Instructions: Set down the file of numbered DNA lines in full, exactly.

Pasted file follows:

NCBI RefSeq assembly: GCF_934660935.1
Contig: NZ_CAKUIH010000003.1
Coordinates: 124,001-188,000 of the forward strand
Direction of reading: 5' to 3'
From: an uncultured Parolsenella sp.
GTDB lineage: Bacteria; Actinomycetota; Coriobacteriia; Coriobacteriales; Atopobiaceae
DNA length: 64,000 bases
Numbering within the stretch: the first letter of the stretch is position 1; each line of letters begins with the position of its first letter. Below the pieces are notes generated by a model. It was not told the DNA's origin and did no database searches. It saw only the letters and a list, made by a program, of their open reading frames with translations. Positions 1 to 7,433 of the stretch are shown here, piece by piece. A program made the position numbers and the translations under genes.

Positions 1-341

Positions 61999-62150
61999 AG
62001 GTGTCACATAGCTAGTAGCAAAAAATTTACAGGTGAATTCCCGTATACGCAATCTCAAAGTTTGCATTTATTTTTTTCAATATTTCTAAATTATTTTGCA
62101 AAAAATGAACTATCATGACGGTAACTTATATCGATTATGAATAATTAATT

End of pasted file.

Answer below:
NCBI RefSeq assembly: GCF_934660935.1
Contig: NZ_CAKUIH010000003.1
Coordinates: 124,001-188,000 of the forward strand
Direction of reading: 5' to 3'
From: an uncultured Parolsenella sp.
GTDB lineage: Bacteria; Actinomycetota; Coriobacteriia; Coriobacteriales; Atopobiaceae
DNA length: 64,000 bases
Numbering within the stretch: the first letter of the stretch is position 1; each line of letters begins with the position of its first letter. Below the pieces are notes generated by a model. It was not told the DNA's origin and did no database searches. It saw only the letters and a list, made by a program, of their open reading frames with translations. Positions 1 to 7,433 of the stretch are shown here, piece by piece. A program made the position numbers and the translations under genes.

Positions 1-341

Positions 61999-62150
61999 AG
62001 GTGTCACATAGCTAGTAGCAAAAAATTTACAGGTGAATTCCCGTATACGCAATCTCAAAGTTTGCATTTATTTTTTTCAATATTTCTAAATTATTTTGCA
62101 AAAAATGAACTATCATGACGGTAACTTATATCGATTATGAATAATTAATT